Consumer Reports Tests Fancy Cooling Towels: They Don’t Work

Home_ColdTowel_SlavenA cooling towel seems like a great idea, especially if you plan to do any hard work or heavy exercise outdoors in the humid summer months. You just moisten the towel, wring it out, and then snap it a few times to “activate” its seemingly magical cooling properties. The problem, our colleagues over at Consumer Reports found out, is that these magical properties aren’t so magical. 

At least, they’re only as magic in that picking up a towel and flinging it through the air is magic. There’s really no difference between the two cooling towels currently hawked through direct marketing and a regular old cotton towel that you snap. The, and a great reason to snap a towel at your friends.

And yet, the Serena Williams-endorsed EnduraCool costs $22. It consists of a proprietary blend of synthetic fibers, and its ads claim that snapping it makes it 30 degrees cooler than the human body. Okay, sounds good.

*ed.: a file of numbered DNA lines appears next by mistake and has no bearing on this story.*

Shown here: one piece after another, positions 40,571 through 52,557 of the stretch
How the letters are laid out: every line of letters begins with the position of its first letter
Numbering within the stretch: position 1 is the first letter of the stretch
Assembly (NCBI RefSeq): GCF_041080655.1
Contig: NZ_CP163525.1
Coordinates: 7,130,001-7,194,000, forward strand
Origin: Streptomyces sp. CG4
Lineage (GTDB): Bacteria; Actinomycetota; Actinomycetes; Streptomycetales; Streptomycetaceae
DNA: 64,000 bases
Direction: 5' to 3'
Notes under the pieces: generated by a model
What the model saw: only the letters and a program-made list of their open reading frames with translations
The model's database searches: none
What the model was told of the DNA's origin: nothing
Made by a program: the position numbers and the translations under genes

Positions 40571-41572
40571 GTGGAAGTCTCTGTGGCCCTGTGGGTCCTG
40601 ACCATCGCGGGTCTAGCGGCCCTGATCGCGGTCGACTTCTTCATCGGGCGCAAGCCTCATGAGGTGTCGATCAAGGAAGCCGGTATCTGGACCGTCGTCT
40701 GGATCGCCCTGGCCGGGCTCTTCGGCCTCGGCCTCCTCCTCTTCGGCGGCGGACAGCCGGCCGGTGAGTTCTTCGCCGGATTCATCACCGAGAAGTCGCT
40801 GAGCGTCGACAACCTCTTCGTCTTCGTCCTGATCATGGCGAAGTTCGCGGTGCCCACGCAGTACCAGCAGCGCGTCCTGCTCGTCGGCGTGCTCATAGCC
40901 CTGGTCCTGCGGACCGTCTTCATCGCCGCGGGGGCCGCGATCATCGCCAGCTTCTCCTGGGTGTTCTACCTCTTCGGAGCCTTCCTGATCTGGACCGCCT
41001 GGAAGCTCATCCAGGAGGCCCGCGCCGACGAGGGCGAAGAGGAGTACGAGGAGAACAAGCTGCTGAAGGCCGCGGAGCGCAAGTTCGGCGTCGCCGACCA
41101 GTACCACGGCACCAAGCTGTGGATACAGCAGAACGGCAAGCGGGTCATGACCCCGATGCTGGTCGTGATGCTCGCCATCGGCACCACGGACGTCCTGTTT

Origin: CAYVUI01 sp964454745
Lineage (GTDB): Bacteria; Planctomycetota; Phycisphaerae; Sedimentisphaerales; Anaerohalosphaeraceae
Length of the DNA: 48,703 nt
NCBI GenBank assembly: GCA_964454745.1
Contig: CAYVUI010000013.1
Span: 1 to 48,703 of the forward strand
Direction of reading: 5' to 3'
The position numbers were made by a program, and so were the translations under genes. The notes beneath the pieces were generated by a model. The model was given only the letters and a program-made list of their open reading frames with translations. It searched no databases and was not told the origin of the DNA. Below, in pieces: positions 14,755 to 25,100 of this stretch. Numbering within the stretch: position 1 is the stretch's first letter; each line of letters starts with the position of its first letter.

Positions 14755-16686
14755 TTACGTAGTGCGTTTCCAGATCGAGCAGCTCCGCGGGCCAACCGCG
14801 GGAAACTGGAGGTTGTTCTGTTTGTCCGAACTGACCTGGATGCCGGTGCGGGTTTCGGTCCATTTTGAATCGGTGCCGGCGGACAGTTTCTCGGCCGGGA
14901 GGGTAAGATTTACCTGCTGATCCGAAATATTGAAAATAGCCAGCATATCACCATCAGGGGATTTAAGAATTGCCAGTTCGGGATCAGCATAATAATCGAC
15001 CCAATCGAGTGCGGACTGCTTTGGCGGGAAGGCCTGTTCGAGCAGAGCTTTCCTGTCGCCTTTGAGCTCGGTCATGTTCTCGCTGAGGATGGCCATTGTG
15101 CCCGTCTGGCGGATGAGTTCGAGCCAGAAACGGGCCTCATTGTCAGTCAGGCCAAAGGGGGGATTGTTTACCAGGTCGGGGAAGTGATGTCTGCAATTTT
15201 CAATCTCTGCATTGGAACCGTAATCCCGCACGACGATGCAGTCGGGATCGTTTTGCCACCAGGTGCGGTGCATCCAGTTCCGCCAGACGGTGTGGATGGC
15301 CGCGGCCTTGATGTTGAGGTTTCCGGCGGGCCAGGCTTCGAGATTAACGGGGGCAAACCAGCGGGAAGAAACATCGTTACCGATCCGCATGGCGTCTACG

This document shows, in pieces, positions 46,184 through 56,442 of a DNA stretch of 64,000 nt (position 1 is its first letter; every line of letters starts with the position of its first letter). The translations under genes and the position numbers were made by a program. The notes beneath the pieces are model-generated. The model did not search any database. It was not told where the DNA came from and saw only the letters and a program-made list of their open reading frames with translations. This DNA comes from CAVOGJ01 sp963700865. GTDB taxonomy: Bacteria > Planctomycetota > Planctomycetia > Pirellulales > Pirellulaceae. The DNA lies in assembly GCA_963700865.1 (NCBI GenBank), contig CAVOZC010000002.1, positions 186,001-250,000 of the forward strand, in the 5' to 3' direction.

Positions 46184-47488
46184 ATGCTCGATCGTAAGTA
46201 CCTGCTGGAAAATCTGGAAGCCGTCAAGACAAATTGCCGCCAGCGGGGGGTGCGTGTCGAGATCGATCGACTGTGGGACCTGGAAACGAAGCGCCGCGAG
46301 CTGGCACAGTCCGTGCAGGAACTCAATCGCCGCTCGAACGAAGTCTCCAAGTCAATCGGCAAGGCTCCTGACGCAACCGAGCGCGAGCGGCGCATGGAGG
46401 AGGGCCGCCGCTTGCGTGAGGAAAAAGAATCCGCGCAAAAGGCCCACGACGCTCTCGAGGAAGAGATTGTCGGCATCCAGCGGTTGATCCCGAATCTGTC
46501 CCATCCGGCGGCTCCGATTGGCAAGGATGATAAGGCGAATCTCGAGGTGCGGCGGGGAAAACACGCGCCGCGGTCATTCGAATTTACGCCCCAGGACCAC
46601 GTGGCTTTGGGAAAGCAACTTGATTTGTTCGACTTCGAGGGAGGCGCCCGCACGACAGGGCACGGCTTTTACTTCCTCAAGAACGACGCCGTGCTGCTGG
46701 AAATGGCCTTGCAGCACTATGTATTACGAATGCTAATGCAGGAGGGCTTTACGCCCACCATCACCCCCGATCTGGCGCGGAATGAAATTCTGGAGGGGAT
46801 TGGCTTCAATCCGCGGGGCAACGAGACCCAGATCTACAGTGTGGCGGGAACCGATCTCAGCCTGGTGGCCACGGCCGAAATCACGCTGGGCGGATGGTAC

A competing product, Chill-Its, is comparatively cheap at only $12, and works the same way. Chill-its are made of polyvinyl acetate and feel sort of like a chamois towel. That’s to say that when it’s dry, it feels like cardboard. That’s annoying, but chilling towels aren’t supposed to be used dry, so that doesn’t really matter.

It’s that proprietary chilling action that’s important. So Consumer Reports’ textile expert, Pat Slaven (who longtime Consumerist readers might remember from the lint carnage when we tested the Snuggie) gathered up some cooling towels and a plain old 100% cotton dish towel for some cool towel-snapping action.

Equipped with the three damp towels and an infrared thermometer, Slaven snapped the towels in turn and measured their surface temperatures. The data, which included the outside temperature and humidity, show that all three towels work pretty much the same.

Are the claims for cooling towels all wet? [Consumer Reports]